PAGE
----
This week on TIBDI: REG3γ shows its value during intestinal bacterial infection, a new method of carbon monoxide delivery shows anti-inflammatory promise and butyrate is the fuel that drives regulatory T cells in the colon.
REG3γ on the Frontline
The cells of the intestinal epithelial layer generate antimicrobial peptides to prevent bacteria crossing the mucus layer and interacting with them. One well-known antimicrobial peptide is REG3γ. It is found mainly in the small intestine and is secreted after detection of pathogens or by inflammatory stimuli. To fully characterize its role during bacterial infection, scientists from Wageningen University in the Netherlands generated a REG3γ deficient mouse and examined its intestinal responses. Loss of REG3γ allowed bacteria to cross the mucus in the ileum, which caused signs of mild inflammation. It also changed the mucus distribution. When the mice were infected with two types of intestinal pathogens, Salmonella enteritidis and Listeria monocytogenes, the inflammatory response was increased but not coupled with increased bacterial translocation to internal tissues, suggesting that while it plays a protective role, it’s loss is compensated by other inflammatory mechanisms.
Improved Carbon Monoxide Therapy
Carbon monoxide (CO) is known to have beneficial anti-inflammatory properties and is considered as a possible treatment for inflammatory bowel disease (IBD). It is also a candidate for reducing inflammation in other diseases, like acute pancreatitis. Researchers from Stanford University found that CO, delivered via a special CO releasing molecule (CORM-2) prevented inflammation-associated mortality and damage in a model of acute pancreatitis. They found that this beneficial effect was mediated by loss of TLR4 activation on macrophages, which also led to reduced TNFα secretion. This would suggest that CO therapy using CORM-2 could also be beneficial in an IBD setting.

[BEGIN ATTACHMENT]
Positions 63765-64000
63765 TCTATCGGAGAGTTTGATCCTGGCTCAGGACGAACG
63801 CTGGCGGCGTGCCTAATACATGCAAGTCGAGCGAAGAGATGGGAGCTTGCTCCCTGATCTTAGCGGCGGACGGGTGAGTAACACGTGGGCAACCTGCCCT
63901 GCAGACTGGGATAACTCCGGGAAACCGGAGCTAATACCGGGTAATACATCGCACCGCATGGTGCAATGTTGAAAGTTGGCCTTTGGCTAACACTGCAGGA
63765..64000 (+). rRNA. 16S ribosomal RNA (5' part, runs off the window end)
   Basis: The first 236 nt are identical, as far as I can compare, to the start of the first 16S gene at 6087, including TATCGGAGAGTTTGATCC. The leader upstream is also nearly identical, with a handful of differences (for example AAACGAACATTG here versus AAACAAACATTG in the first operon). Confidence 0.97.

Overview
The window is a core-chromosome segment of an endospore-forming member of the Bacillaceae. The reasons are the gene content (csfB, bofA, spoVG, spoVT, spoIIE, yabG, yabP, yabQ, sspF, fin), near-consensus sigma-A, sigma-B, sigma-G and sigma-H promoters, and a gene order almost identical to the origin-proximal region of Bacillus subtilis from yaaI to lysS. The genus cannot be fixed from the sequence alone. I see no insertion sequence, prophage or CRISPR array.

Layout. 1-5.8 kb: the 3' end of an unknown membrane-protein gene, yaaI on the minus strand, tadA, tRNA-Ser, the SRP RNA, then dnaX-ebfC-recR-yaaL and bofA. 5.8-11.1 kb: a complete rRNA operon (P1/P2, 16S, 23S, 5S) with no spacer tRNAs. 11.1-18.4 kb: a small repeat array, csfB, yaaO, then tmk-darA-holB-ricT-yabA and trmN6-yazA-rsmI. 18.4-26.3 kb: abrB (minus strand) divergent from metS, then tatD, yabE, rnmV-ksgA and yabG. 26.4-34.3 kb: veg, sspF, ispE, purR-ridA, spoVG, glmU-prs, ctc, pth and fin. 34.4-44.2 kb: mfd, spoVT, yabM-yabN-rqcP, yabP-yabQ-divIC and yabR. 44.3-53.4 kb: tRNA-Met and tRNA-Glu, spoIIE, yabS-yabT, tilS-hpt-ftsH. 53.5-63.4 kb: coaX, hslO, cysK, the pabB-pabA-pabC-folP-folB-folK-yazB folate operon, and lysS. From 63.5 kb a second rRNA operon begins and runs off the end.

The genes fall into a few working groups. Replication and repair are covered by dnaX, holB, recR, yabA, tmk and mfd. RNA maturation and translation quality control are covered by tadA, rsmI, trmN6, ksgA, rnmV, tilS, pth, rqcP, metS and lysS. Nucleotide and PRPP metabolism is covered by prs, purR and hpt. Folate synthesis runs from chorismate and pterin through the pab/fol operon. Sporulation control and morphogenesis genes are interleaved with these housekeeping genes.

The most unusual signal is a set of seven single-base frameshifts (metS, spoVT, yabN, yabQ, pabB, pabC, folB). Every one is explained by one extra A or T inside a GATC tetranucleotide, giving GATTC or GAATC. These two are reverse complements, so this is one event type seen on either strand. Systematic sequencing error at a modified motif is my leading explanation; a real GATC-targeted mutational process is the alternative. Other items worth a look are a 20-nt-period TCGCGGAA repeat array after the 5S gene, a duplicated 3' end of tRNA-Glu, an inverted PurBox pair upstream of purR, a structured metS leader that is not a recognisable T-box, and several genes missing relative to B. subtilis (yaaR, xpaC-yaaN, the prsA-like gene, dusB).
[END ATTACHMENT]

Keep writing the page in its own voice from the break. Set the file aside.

Butyrate, the Regulatory T Cell Generator
The idea of microbiota influencing T regulatory cells (Treg) isn’t new, however, the mechanisms behind the phenomenon weren’t particularly clear. Researchers from the University of Tokyo now know a bit more. They found that the short chain fatty acid butyrate produced by Clostridia bacteria plays a major role. They found that germ-free mice had very low numbers of Foxp3+ Treg (both natural and induced), and providing germ-competent mice with butyrate-inducing diets markedly increased their numbers in the colon. The butyrate diets were so effective that they had a protective effect in a colitis model. It will be interesting to see if these studies are followed by clinical studies with IBD patients in the future.
- Furusawa, Y., Obata, Y., Fukuda, S., Endo, T. A., Nakato, G., Takahashi, D., et al. (2014). Commensal microbe-derived butyrate induces the differentiation of colonic regulatory T cells. Nature, 504(7480), 446–450. doi:10.1038/nature12721
- Loonen, L. M., Stolte, E. H., Jaklofsky, M. T., Meijerink, M., Dekker, J., van Baarlen, P., & Wells, J. M. (2013). REG3γ-deficient mice have altered mucus distribution and increased mucosal inflammatory responses to the microbiota and enteric pathogens in the ileum. Mucosal Immunology, 1–9. doi:10.1038/mi.2013.109 [Epub ahead of print]
- Xue, J., & Habtezion, A. (2013). Carbon monoxide–based therapy ameliorates acute pancreatitis via TLR4 inhibition. The Journal of Clinical Investigation. doi:10.1172/JCI71362DS1 [Epub ahead of print]